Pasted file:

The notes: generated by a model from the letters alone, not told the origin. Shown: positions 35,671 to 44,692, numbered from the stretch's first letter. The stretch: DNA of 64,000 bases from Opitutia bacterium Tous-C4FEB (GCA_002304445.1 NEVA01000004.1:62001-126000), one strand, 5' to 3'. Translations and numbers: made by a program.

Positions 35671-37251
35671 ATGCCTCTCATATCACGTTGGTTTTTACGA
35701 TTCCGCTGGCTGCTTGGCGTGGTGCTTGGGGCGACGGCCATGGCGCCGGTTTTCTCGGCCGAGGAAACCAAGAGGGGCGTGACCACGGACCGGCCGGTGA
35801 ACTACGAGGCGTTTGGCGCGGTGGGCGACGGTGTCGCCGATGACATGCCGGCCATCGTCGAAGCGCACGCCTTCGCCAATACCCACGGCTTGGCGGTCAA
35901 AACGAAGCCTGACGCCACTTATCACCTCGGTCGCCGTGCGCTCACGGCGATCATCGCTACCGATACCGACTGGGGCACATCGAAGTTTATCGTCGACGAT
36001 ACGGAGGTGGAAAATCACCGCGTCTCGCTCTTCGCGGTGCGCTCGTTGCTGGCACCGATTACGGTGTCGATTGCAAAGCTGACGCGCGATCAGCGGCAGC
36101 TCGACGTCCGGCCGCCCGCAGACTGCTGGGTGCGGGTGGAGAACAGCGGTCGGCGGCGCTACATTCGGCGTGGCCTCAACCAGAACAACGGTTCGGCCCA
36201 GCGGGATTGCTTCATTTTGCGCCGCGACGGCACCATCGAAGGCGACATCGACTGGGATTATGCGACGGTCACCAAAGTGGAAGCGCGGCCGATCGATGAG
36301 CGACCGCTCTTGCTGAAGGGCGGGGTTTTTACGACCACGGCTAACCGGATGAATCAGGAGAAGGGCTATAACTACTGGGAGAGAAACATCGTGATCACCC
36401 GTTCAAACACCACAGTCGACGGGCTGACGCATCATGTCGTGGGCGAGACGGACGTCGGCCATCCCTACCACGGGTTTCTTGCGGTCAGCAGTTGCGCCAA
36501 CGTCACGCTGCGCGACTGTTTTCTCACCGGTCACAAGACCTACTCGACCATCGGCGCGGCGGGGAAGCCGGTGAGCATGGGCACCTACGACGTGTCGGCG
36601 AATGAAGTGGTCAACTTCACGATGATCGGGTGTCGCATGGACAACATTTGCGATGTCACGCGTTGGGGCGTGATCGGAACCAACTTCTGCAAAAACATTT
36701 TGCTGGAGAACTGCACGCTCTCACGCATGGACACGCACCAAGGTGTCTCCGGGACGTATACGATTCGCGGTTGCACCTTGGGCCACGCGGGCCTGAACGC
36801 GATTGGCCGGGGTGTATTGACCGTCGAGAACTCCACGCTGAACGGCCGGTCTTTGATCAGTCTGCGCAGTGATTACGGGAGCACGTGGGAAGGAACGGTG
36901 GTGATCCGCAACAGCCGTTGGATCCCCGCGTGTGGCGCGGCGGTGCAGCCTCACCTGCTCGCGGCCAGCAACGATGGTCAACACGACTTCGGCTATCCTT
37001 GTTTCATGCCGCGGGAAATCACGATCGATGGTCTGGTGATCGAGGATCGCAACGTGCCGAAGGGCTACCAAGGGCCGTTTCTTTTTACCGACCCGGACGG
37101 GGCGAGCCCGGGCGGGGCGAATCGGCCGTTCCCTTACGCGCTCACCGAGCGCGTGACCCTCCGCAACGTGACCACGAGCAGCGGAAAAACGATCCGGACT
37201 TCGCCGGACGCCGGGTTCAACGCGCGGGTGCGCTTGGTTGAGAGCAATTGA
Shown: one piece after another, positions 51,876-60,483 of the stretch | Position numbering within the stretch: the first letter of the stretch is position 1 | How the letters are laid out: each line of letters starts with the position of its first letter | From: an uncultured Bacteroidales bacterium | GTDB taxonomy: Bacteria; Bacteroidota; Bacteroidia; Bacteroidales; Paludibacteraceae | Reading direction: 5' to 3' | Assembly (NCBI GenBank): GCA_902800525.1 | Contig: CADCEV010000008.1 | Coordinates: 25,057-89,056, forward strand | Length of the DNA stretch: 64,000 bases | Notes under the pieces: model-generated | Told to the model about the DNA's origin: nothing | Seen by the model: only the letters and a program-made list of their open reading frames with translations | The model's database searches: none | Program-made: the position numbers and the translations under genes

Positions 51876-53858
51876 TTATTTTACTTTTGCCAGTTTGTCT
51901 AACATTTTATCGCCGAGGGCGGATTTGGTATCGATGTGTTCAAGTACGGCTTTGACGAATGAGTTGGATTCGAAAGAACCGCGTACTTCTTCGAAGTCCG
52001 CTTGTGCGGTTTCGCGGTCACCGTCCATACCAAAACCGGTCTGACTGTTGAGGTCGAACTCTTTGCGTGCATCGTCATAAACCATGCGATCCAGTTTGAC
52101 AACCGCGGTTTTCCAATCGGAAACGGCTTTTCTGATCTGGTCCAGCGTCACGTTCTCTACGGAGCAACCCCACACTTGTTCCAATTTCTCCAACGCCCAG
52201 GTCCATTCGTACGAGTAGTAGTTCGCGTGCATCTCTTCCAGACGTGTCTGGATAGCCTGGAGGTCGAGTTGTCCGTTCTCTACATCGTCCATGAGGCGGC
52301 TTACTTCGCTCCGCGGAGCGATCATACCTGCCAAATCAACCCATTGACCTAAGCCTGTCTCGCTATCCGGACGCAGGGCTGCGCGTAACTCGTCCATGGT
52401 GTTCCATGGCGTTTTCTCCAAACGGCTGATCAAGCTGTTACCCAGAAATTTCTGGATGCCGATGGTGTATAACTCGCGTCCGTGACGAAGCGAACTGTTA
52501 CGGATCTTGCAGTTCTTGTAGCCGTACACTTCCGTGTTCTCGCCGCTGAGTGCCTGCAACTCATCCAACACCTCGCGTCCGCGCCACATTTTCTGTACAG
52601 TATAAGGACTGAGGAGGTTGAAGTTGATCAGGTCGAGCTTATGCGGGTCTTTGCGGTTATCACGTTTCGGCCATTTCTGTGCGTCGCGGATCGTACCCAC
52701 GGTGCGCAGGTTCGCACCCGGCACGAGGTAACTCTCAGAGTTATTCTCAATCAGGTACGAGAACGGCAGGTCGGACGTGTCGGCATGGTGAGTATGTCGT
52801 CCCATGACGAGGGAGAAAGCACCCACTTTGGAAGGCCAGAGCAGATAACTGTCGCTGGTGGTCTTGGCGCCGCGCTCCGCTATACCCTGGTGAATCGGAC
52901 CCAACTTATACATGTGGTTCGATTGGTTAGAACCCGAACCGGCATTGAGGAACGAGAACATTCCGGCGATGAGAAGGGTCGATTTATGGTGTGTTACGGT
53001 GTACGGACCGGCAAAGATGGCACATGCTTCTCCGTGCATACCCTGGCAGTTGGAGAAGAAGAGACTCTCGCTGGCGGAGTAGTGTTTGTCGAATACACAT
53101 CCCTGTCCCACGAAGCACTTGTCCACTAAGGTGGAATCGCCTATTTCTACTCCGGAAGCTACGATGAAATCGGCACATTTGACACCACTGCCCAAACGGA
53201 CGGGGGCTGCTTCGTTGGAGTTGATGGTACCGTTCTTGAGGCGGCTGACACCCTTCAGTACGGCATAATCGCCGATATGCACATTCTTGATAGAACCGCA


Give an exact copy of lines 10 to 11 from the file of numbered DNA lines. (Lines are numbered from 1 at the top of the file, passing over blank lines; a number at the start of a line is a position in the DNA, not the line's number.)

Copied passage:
36301 CGACCGCTCTTGCTGAAGGGCGGGGTTTTTACGACCACGGCTAACCGGATGAATCAGGAGAAGGGCTATAACTACTGGGAGAGAAACATCGTGATCACCC
36401 GTTCAAACACCACAGTCGACGGGCTGACGCATCATGTCGTGGGCGAGACGGACGTCGGCCATCCCTACCACGGGTTTCTTGCGGTCAGCAGTTGCGCCAA